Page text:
No matter how you feel about President Trump, he is right about 1 thing: drug companies are “getting away with murder.” Instead of changing their ways, the pharmaceutical industry is fighting harsh criticism about soaring drug prices with the launch of a major ad campaign which, oddly enough, doesn’t mention drugs. 
By not mentioning drugs, the industry’s major lobbying group gets around the topic of unaffordable medications while turning viewers’ attention to the wonders of science, patients, and the heroic work of researchers.
The Pharmaceutical Research and Manufacturers of America (PhRMA) says it will spend tens of millions of dollars each year on the new ad campaign – money that could go toward reducing the cost of drugs – and will highlight immunotherapies for cancer, personalized medicine, and genomics to target medicines to patients.
At a press event held January 23, PhRMA President Steve Ubl said that the pharmaceutical industry hasn’t done a very good job of telling its “scientific story.” The print, online, and TV ads will do just that, Ubl said, explaining that we’re in a “new era of medicine.”
Redirecting the country’s attention has worked before, but the new ad campaign comes at a time when the affordability of healthcare often dominates headlines, and a question mark is firmly planted behind the Affordable Care Act.
Will people give the industry’s “scientific story” much thought, when so many are struggling to pay for their prescriptions at the pharmacy?
Jeremy Greene, a historian of medicine at Johns Hopkins University who also practices medicine in a community health center in Baltimore, said:
“What does it matter to the average American that there are new and exciting treatments for cancer if there’s no confidence they’ll be able to afford them or access them? When people don’t have insurance, you begin to realize just how much drugs cost at the pharmacy with no insurance.”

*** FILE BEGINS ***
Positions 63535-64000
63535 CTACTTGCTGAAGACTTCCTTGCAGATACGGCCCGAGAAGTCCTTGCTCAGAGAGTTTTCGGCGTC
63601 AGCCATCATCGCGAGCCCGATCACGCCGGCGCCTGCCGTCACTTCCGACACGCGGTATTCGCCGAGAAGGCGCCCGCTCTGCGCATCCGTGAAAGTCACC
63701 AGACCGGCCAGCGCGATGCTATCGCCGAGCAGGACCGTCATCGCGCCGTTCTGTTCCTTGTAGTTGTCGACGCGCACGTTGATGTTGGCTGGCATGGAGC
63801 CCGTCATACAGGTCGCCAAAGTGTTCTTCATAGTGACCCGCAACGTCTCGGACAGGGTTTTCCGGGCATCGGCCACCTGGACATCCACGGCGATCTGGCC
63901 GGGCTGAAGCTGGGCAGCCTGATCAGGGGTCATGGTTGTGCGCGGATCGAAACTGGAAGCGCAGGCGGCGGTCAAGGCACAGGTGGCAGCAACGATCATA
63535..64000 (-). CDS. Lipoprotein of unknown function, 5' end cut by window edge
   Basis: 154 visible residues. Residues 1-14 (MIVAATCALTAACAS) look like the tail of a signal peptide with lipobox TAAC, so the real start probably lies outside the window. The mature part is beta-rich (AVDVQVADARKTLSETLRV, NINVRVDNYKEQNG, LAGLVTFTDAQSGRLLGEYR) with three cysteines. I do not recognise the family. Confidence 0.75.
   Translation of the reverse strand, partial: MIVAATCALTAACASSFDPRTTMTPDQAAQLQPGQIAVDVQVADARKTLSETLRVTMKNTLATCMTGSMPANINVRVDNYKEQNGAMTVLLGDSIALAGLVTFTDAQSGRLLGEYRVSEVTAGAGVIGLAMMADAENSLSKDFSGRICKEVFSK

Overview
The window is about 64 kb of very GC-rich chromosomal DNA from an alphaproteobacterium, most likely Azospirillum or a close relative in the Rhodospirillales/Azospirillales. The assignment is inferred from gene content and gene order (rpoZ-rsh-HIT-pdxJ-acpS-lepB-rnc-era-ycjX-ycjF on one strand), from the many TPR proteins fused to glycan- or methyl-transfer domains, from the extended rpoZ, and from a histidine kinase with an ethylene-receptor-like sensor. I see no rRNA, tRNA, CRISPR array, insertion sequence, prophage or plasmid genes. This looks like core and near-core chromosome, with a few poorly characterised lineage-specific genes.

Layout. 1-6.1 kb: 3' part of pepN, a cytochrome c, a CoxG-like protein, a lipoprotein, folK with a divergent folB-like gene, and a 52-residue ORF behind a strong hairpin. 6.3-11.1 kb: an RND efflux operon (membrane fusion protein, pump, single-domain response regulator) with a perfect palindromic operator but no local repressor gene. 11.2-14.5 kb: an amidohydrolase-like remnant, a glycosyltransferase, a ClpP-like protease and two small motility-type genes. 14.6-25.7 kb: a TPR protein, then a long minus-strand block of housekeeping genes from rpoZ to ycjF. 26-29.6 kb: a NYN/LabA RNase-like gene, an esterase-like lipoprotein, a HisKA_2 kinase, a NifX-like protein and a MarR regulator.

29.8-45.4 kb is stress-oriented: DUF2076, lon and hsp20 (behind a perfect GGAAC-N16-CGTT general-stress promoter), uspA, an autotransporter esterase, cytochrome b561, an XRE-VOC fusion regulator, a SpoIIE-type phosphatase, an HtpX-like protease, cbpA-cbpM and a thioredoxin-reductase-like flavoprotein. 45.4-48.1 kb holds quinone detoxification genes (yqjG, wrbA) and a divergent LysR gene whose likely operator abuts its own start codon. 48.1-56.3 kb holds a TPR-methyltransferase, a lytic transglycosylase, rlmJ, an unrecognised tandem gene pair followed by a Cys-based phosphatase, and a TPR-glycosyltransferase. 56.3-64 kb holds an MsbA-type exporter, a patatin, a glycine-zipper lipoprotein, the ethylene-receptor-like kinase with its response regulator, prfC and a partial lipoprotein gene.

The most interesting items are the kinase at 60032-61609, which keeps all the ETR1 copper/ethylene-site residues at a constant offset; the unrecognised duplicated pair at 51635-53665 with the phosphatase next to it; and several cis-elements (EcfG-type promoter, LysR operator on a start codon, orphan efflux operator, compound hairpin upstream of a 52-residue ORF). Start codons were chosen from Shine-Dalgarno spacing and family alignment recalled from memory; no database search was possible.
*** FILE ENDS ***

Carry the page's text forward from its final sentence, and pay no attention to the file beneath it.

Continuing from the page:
But Ubl said there is no better time for the industry to try and bandage its wounded image, and pointed the blame for people’s anger at a handful of aberrant companies that hiked the prices of old drugs. Martin Shkreli, the “pharma bro” former CEO of Turing Pharmaceuticals who jacked up the price of an old AIDS drug to $750 a pill overnight, also drew Ubl’s ire.
“We want to replace the image of the industry that some have. In short, less hoodie and more lab coats.”
According to industry observers, drug lobbyists are missing the point entirely: people generally feel that the industry is failing them by not making innovative drugs accessible. Ubl said the campaigns will focus on demonstrating the value of drugs – how they save drugs, cut healthcare costs through reduced hospitalizations, and getting workers back on the job, as a few examples.
In other words, the lobby wants to make the public rejoice over advancements in medicine so much it will forget how insanely expensive basic medications are.
The campaign will feature TV ads quoting Dylan Thomas’ poem “Do not go gentle into that good night,” along with images of patients and researchers refusing to give up.
Campaign for Sustainable Rx Pricing Executive Director John Rother said:
“No amount of advertising will make hardworking families forget the consequences of their out-of-control drug costs. They feel the impact every time they choose between paying bills, buying groceries, or refilling a medication they need to stay healthy.”
 Washington Post